Journal Article

Design of Catalytic Devices by Means of Genetic Algorithm: Comparison Between Open-Cell Foam and Honeycomb Type Substrates

2016-04-05
2016-01-0965
Metallic foams or sponges are materials with a cell structure suitable for many industrial applications, such as reformers, heat catalytic converters, etc. The success of these materials is due to the combination of various characteristics such as mechanical strength, low density, high specific surface, good thermal exchange properties, low flow resistance and sound absorption. Different materials and manufacturing processes produce different type of structure and properties for various applications. In this work a genetic algorithm has been developed and applied to support the design of catalytic devices. In particular, two substrates were considered, namely the traditional honeycomb and an alternative open-cell foam type. CFD simulations of pressure losses and literature based correlations for the heat and mass transfer were used to support the genetic algorithm in finding the best compromise between flow resistance and pollutant abatement.
Technical Paper

CFRP Crash Absorbers in Small UAV: Design and Optimization

2015-09-15
2015-01-2461
The high number of hull losses is a main concern in the UAV field, mostly due to the high cost of on-board equipment. A crashworthiness design can be helpful to control the extent and position of crash impact damage, minimizing equipment losses. However, the wide use of composite materials has recently put the accent on the lack of data about the behavior of these structures under operative loads, such as the crash conditions. This paper presents the outcome of a set of tests carried out to achieve a controlled crush of UAV structures, and to maximize the Specific Energy Absorption. In this work, a small-scale experimental test able to characterize the energy absorption of a Carbon-fiber-reinforced polymer under compression was developed introducing self-supporting sinusoidal shape specimens, which avoid the need for complex anti-buckling devices.
Journal Article

Assessment of Advanced SGS Models for LES Analysis of ICE Wall-Bounded Flows - Part I: Basic Test Case

2016-03-14
2016-01-9041
Large Eddy Simulation (LES) represents nowadays one of the most promising techniques for the evaluation of the dynamics and evolution of turbulent structures characterizing internal combustion engines (ICE). In the present paper, subdivided into two parts, the capabilities of the open-source CFD code OpenFOAM® v2.3.0 are assessed in order to evaluate its suitability for engine cold flow LES analyses. Firstly, the code dissipative attitude is evaluated through an inviscid vortex convection test to ensure that the levels of numerical dissipation are compatible with LES needs. Quality and completeness estimators for LES simulations are then proposed. In particular the Pope M parameter is used as a LES completeness indicator while the LSR parameter provides useful insights far calibrating the grid density. Other parameters such as the two-grid LESIQk index are also discussed.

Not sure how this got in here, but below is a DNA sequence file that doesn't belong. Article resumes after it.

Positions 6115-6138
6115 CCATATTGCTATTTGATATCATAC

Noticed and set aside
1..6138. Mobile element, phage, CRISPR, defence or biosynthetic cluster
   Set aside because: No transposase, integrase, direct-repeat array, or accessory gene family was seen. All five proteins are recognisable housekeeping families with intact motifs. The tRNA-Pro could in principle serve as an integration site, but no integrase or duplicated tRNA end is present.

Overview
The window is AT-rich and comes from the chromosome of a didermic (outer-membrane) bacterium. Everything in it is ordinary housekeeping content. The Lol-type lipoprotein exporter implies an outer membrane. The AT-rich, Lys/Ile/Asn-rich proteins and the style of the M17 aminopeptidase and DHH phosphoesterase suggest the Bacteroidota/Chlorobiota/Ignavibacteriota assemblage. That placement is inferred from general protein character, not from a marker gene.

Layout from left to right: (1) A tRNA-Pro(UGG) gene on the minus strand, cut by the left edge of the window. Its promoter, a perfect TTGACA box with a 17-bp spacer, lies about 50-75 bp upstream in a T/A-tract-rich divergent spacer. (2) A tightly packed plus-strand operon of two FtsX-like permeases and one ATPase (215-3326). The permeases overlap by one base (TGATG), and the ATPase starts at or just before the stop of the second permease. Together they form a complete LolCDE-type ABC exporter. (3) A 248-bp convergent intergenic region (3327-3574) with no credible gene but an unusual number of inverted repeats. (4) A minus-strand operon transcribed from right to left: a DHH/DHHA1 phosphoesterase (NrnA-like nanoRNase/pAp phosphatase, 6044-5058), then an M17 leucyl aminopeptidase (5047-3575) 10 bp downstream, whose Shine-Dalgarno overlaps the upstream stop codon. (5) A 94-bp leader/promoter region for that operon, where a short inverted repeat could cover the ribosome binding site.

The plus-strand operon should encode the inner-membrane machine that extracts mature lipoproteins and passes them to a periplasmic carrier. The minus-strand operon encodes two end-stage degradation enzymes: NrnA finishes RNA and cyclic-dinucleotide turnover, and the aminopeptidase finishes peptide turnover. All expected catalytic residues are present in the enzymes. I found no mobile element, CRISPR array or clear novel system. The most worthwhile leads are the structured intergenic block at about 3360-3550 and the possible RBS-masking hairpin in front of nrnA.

Technical Paper

Analysis of the Mixture Formation at Partial Load Operating Condition: The Effect of the Throttle Valve Rotational Direction

2015-09-06
2015-24-2410
In the next incoming future the necessity of reducing the raw emissions leads to the challenge of an increment of the thermal engine efficiency. In particular it is necessary to increase the engine efficiency not only at full load but also at partial load conditions. In the open literature very few technical papers are available on the partial load conditions analysis. In the present paper the analysis of the effect of the throttle valve rotational direction on the mixture formation is analyzed. The engine was a PFI 4-valves motorcycle engine. The throttle valve opening angle was 17.2°, which lays between the very partial load and the partial load condition. The CFD code adopted for the analysis was the FIRE AVL code v. 2013.2. The exhaust, intake and compression phases till TDC were simulated: inlet/outlet boundary conditions from 1D simulations were imposed.
Technical Paper

An Integrated Software Environment for UAV Missions Support

2013-09-17
2013-01-2189
This paper describes the design and development of a virtual environment conceived to support flight operations of an Unmanned Air Vehicle (UAV) used for wind mapping in the proximity of existing or planned wind farms. The virtual environment can be used in pre-flight briefings aiming to define a trajectory from a list of waypoints, to change and eventually re-plan the mission in case of intersection with no fly zones, to simulate the mission, and to preview images/videos taken from the UAV on-board cameras. During flight, the tool can be used to compute the wind speed along the trajectory by analyzing the data streaming from the UAV. The integration of Augmented Reality (AR) techniques in the flight environment provides assistance in remotely piloted landings, and allows visualizing flight and environmental information that are critical to the mission.